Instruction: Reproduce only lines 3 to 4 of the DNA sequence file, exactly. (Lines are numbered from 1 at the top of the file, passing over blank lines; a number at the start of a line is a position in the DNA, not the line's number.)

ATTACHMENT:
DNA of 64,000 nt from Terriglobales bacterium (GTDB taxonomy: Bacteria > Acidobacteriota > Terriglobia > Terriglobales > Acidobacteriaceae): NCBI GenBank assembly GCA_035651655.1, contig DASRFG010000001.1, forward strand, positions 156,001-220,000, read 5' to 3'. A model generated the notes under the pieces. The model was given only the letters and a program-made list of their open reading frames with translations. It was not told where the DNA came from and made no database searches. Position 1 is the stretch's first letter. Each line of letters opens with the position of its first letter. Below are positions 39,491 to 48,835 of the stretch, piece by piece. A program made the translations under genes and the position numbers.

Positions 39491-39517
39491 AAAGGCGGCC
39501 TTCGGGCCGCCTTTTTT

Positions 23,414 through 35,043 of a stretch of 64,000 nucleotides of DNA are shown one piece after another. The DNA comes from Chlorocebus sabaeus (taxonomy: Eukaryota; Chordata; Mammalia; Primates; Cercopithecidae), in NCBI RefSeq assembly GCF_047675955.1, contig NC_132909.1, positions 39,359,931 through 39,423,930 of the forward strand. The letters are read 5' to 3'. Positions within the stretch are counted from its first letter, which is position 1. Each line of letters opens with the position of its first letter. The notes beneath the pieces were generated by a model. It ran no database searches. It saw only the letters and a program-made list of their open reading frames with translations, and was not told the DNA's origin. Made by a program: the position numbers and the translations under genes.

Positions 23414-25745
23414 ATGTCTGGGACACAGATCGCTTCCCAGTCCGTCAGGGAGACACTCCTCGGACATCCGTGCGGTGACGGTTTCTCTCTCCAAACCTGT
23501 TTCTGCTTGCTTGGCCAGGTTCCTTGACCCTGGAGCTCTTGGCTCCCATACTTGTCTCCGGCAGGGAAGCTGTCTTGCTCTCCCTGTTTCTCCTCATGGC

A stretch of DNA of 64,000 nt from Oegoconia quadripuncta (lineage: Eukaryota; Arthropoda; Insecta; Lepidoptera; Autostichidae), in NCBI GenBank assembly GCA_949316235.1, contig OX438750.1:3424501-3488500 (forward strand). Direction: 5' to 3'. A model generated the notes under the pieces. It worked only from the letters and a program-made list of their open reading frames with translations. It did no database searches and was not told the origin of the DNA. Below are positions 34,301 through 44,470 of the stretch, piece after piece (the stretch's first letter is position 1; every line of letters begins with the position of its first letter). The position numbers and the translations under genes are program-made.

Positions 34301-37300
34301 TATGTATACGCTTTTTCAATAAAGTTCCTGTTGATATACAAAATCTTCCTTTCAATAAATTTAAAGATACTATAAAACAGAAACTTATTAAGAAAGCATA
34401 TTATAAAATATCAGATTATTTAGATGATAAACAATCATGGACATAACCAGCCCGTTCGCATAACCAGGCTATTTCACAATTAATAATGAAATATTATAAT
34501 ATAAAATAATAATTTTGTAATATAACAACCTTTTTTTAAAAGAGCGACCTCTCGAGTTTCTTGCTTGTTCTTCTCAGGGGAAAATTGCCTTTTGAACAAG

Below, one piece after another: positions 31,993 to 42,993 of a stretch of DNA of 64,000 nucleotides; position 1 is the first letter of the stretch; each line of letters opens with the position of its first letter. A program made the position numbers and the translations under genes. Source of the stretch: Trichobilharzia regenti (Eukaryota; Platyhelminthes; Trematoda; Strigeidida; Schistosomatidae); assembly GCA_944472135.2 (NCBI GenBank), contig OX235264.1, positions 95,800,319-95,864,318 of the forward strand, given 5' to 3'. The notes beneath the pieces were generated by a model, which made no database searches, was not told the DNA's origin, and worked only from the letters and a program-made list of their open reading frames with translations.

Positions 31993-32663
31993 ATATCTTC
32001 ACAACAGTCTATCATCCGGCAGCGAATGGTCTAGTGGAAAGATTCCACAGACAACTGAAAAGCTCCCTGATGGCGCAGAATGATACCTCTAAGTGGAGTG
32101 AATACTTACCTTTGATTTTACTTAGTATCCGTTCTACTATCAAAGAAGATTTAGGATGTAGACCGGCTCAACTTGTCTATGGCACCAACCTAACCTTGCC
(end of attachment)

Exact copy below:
39491 AAAGGCGGCC
39501 TTCGGGCCGCCTTTTTT